DVS Gaming (literally) goes off the beaten path with Overpass.
When you get behind the wheel of most driving games, you usually get a high-speed experience that excites at every turn. However, that’s not the case with Overpass.
The developers at Zordix decided to take a new approach with this off-road game. Instead of relying so heavily on velocity, it’s instead a matter of patience as you take on each challenge. It’s off-road but puts all sorts of obstacles in your path and demands you clear them more with intelligence, rather than gunning the gas pedal.
For instance, the game’s tutorial walks you through different scenarios, tasked with overcoming each one the right way. You’re fitted into a small, ugly truck at first, but you can unlock others, like ATVs, as time goes on. However, with its tiny frame, you’re introduced to Overpass’s style of a challenge right away. You’ll need to think through obstacles with the right approach – mud, objects and other dangers in the road – if you want to get to the next section.
It’s a neat idea. Done the right way, Overpass could have some merit when it comes to being more of a thinking person’s driving game. Unfortunately, this game just isn’t done the right way, mainly because it lacks a crucial element – balance.
You spend too much time in the tutorial.
We took quite a bit of time to get through the game’s tutorial, mainly because we were advised to get over the obstacles without really so much of an explanation of how to do so. There’s a guide, sure, but he just says, “you need to get past these and don’t hit much or you’ll suffer a time penalty.” Like it makes a difference anyway in a tutorial, but it’s frustrating to come across objects and not even get too much of a hint how to overcome. “Drive over dry objects” in some places doesn’t work, because even then, you get stuck. Zordix would’ve done wonders including a self-driving tool to help people overcome certain terrain within the game. Otherwise, you just feel like you’re stuck. And stuck again. And stuck again.
You’re often going to turn over in your vehicle as well. There’s a respawn button to help get you back on track, but you start back at the beginning of the section sometimes, forcing you to overcome a challenge yet again. Not to mention that you have to keep an eye on vehicular damage. It’s fine for the tutorial; but soon after you set off into career mode, it doesn’t take long before your vehicle of choice starts taking damage. And that distances you even further from the finish line.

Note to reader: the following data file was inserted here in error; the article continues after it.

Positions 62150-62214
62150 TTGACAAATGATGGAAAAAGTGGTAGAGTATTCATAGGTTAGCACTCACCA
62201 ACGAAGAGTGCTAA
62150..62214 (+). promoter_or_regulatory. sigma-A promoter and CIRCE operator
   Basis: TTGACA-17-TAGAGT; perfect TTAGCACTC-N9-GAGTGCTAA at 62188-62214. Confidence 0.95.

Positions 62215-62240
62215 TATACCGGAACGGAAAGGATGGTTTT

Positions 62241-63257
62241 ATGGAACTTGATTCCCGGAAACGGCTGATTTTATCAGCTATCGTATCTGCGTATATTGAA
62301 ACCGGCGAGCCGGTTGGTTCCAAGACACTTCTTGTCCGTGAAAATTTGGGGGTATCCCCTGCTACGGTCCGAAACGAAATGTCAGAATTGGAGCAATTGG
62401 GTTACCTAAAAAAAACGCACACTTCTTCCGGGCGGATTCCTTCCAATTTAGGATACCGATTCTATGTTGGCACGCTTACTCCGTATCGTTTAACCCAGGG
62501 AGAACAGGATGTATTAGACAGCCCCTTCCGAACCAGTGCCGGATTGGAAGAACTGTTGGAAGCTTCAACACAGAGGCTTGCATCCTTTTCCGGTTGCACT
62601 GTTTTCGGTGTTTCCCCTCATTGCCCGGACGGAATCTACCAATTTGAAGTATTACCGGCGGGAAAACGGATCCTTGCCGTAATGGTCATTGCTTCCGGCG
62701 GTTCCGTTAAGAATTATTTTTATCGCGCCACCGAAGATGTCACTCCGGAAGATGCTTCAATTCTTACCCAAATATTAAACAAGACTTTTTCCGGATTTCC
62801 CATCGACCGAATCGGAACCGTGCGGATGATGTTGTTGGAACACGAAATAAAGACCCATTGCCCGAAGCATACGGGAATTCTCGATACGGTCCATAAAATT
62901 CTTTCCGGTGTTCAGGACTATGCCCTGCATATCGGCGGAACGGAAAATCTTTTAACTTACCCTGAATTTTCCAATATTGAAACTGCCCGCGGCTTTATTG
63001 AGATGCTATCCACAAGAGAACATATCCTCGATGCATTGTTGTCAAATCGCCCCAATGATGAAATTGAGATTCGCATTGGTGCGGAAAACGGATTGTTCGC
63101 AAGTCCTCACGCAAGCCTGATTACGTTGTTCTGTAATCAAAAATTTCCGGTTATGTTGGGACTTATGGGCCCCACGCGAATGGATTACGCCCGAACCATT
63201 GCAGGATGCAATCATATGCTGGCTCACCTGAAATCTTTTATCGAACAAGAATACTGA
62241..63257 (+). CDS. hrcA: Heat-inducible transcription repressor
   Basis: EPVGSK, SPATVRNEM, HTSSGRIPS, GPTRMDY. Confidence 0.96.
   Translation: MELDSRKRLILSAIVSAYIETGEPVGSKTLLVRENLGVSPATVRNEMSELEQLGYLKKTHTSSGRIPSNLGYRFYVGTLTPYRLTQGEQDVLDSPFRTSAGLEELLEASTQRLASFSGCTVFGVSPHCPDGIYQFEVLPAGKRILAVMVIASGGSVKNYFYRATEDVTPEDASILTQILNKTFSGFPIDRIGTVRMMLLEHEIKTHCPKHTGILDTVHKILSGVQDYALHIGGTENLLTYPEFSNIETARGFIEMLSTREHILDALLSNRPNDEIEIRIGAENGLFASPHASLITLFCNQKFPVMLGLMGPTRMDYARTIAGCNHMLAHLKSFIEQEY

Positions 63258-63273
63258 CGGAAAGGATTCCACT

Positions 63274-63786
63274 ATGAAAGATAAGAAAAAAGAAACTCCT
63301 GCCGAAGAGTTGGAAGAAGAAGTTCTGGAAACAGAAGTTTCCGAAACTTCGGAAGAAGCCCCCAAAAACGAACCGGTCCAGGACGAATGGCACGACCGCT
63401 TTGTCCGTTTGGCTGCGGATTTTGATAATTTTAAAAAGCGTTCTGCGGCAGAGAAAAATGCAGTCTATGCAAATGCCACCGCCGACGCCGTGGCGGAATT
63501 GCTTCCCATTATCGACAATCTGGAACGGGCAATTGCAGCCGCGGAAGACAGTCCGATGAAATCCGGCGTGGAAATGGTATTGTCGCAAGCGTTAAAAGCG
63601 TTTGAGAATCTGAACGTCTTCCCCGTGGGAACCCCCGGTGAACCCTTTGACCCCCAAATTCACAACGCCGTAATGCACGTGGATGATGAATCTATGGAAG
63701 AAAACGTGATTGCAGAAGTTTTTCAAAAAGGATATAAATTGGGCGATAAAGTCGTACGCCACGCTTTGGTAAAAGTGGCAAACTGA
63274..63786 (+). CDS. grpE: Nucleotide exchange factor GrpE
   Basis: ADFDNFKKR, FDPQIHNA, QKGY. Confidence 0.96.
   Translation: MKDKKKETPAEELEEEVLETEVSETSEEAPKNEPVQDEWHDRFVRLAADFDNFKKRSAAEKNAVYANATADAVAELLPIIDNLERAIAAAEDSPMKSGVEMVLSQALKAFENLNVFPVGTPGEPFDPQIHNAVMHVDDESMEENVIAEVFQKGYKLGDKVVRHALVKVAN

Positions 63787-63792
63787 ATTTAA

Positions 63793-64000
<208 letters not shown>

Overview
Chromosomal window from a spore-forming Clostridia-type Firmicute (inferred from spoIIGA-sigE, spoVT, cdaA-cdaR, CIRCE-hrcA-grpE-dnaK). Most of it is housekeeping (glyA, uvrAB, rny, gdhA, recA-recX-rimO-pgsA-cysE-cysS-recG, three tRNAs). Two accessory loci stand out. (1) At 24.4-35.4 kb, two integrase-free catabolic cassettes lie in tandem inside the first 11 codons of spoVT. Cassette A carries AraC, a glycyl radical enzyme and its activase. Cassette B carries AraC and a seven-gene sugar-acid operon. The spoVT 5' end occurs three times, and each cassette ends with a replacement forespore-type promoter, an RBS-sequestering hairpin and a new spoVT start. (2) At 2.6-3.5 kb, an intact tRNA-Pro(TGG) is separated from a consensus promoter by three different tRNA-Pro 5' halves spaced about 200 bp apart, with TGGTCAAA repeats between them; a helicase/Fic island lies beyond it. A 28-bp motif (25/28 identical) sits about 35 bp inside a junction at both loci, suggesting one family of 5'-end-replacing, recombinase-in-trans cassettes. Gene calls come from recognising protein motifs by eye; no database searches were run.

The career mode isn’t very career-like.
Speaking of the career mode, it lacks rewards. Sure, it throws a lot of challenges your way, some of which are even harder to overcome than in the tutorial. But it doesn’t offer nearly enough to make you feel satisfied for overcoming them. No cool vehicles, no bonus challenges where you can take off-road to the very limit. Just the same old grind with very little in terms of something to give you.
The gameplay isn’t bad, as you really feel the effects of each track and your small vehicle performance. But, again, the way that everything is set up, you never really get to experience what the developers have in mind. That’s due to the limitations that stop you at every turn, between your vehicle practically losing performance and your car consistently turning over to something as simple as, say, a small rock. It’s infuriating.
That’s a shame, because the visuals in Overpass are a knockout, especially when it comes to the realistic mud effects that practically cake your driver and your vehicle. The tracks look good as well, mind the abundant number of objects that stand in the way of victory. And it was a trip to hear M. Emmet Walsh, a veteran actor from a number of movies (like Knives Out), provide narration. We just wish he had a little more character to fill in, instead of the plain script Zordix handed him. The country-style rock is pretty good as well, though it’s fitted for a better game.
Overpass just seems like an acquired taste, but even then, some folks just won’t be able to get into it. Driving over the number of objects within the game is a task enough; but then having to deal with time penalties, vehicular damage and hardly any rewards for all the effort? It’s insane. Only the truly strong will want to give this game a go – and even they might be muttering to themselves, “Why didn’t I buy DiRT 4 instead?” It’s definitely cheaper and offers the kind of off-road thrills that you deserve, instead of this wreckage.
Overpass has some promise but drowns it in a despair-ridden experience that very few will see through to the end.